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Study Overview

Ethiopia Expressway Development Project impact evaluation
Study ID:
Initial Registration Date:
Last Update Date:
Study Status:
In Development
The Government of Ethiopia has embarked on an ambitious road transportation development program, one component of which is the construction of an expressway between the cities of Mojo and Hawassa. This project is being implemented with support from the World Bank’s Ethiopia Expressway Development Project, as well as three other donors. This expressway is linked to the effort to develop a flagship industrial park in the city of Hawassa. Hawassa is approximately 900 km from Ethiopia’s nearest port in Djibouti, so upgraded transportation is critical for the industrial park’s export potential. More generally, significant upgrading of transport infrastructure is seen as a key precondition for Ethiopia’s industrialization in the long run, which is central to the country’s development strategy. We will use non-experimental methods to study the impact of expressway construction on economic activity in Ethiopia.
Additional Keywords:
transportation, special economic zones, remote sensing.
Secondary ID Number(s):

Principal Investigator(s)

Name of First PI:
Kevin Croke
World Bank
Name of Second PI:
Simon Alder
University of North Carolina - Chapel Hill

Study Sponsor

Study Sponsor Location:
United Kingdom
Funding Proposal:

Research Partner

Name of Partner Institution:
Ethiopia Roads Authority
Type of Organization:
Government agency (eg., statistics office, Ministry of Health)

Intervention Overview

The project’s main intervention is the construction of an expressway. The Mojo-Hawassa expressway will be sub divided in four sections, with 57 km in section 1, 37 km in section 2, 57 km in section 3 and 52 km in section 4, totaling 203 km. The road is also part of the Trans-East African Highway and links Ethiopia to Kenya. GoE has secured financing for sections 1 and 2 from the AfDB and Korea Exim Bank respectively. The World Bank finances section 3 from Batu (Zeway) to Arsi Negele, while China Exim Bank finances section 4. The new road runs parallel to, but generally some 3 to 4 km from the existing road and built-up areas. The new road will have two carriageways, each with two 3.65 meter wide lanes and paved outer and inner shoulders, as well as additional 0.75 meter unpaved shoulders. To increase the safety of the new road, grade separated junctions and a 9 meter wide median have been planned. As the road will be fenced to restrict access, 31 local crossings for animals and pedestrians will be provided at an average spacing of 1.8 kilometers, located on existing paths. Exits are designed to connect to the major towns along the corridor which will be serving as service centers.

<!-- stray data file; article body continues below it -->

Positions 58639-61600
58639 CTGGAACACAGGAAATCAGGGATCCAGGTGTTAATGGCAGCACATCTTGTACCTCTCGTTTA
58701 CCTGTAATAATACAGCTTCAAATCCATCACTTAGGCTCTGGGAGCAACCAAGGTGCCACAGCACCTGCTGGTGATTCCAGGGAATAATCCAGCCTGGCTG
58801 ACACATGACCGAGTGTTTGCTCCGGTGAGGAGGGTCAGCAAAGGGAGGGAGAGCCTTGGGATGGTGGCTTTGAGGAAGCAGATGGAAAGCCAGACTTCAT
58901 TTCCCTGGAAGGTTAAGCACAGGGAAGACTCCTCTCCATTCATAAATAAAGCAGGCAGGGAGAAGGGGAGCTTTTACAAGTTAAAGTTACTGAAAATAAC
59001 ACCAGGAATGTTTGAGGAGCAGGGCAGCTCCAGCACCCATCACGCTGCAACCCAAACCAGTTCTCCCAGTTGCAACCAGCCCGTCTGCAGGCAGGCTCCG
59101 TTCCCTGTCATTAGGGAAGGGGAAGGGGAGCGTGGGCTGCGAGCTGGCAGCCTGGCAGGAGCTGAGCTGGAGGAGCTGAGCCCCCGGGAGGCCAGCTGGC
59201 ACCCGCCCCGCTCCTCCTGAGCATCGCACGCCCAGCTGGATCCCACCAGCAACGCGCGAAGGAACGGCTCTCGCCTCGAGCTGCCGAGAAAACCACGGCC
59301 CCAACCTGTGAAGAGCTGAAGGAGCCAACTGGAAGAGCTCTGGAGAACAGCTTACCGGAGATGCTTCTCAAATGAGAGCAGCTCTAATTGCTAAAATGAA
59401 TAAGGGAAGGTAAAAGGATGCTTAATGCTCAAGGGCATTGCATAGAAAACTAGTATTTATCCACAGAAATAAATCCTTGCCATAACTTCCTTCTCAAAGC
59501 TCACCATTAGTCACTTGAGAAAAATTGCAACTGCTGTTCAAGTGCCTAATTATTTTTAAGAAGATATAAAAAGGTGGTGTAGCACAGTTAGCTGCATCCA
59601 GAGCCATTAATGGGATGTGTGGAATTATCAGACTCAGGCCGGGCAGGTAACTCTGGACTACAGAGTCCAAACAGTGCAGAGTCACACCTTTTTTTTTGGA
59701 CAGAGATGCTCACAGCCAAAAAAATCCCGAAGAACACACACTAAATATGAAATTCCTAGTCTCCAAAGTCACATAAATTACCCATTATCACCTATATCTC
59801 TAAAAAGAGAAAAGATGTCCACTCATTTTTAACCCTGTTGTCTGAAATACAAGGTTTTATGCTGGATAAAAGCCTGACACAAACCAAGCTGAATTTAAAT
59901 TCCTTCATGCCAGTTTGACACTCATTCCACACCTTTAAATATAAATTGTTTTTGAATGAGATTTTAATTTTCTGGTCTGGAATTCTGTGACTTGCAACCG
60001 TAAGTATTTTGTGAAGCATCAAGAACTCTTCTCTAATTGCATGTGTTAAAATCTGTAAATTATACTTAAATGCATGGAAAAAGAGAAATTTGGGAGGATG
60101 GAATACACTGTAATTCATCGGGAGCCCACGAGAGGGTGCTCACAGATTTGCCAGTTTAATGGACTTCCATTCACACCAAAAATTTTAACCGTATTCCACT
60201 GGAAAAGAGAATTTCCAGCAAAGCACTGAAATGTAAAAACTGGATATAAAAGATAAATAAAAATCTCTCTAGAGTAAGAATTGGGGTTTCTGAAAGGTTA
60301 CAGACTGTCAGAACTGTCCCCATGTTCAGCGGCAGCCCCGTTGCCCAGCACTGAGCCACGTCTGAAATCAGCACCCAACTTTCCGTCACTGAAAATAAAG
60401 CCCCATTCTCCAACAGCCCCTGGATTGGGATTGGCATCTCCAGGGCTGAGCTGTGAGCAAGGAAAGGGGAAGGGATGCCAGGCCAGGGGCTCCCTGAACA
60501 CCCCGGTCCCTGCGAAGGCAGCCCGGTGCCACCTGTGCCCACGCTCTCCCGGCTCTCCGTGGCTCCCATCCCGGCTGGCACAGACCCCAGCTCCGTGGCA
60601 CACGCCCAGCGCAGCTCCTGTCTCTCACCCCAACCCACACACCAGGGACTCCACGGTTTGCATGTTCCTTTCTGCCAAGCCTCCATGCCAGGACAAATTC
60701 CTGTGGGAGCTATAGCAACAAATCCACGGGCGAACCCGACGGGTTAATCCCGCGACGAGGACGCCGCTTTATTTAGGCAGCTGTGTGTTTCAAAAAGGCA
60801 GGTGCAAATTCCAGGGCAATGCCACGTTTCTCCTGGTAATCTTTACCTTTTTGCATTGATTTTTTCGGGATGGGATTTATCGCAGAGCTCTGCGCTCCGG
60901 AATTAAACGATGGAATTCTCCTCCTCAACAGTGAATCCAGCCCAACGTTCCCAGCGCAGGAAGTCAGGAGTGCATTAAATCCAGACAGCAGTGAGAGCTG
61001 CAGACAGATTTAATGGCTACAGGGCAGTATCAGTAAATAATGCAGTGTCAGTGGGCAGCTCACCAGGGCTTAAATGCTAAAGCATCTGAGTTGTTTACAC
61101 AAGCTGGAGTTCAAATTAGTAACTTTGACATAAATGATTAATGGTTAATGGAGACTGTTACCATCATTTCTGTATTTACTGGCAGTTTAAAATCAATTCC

Theory of Change:
The project is envisioned to benefit households both directly through lower transport times and costs, and indirectly, by enabling the efficient operation of the Hawassa Industrial Park and other large firms in the corridor catchment area. While in most road projects, the benefits of lower transport times and costs are the principal project benefit, in this case the links to the industrial park are likely to be the more significant benefit. This is because there is already an existing, improved trunk road along the corridor. Given that the expressway will have limited entry points and will (eventually) charge a toll, small-scale agricultural producers and households are likely to continue using the existing trunk road rather than the expressway. Second, for producers and consumers who are not shipping or traveling goods long distances, the marginal benefit of going from a paved trunk road to an expressway is likely to be relatively modest. By contrast, large firms, especially those that export or trade long distances, will be more likely to use the expressway and the reduction in travel times and costs that they experience will be more substantial. First, it may benefit households by enabling greater investment in industrial production and thus increased employment opportunities in industrial centers in Hawassa as well as other cities and towns along the highways. Second, increased industrial development may have backward linkages to local producers: for example new firms created in the industrial park may start to purchase inputs from local producers, and the new labor force will need food, housing and other services which can be provided in part by local residents. Third, as the envisioned 60,000 workers migrate to the Hawassa area from elsewhere in Ethiopia they will consume additional services in the area; this shifts economic activity to the corridor region, and if they are more productive after migration, it also generates aggregate economic gains.
Multiple Treatment Arms Evaluated?

Implementing Agency

Name of Organization:
Ethiopia Roads Authority
Type of Organization:
Public Sector, e.g. Government Agency or Ministry

Program Funder

Name of Organization:
World Bank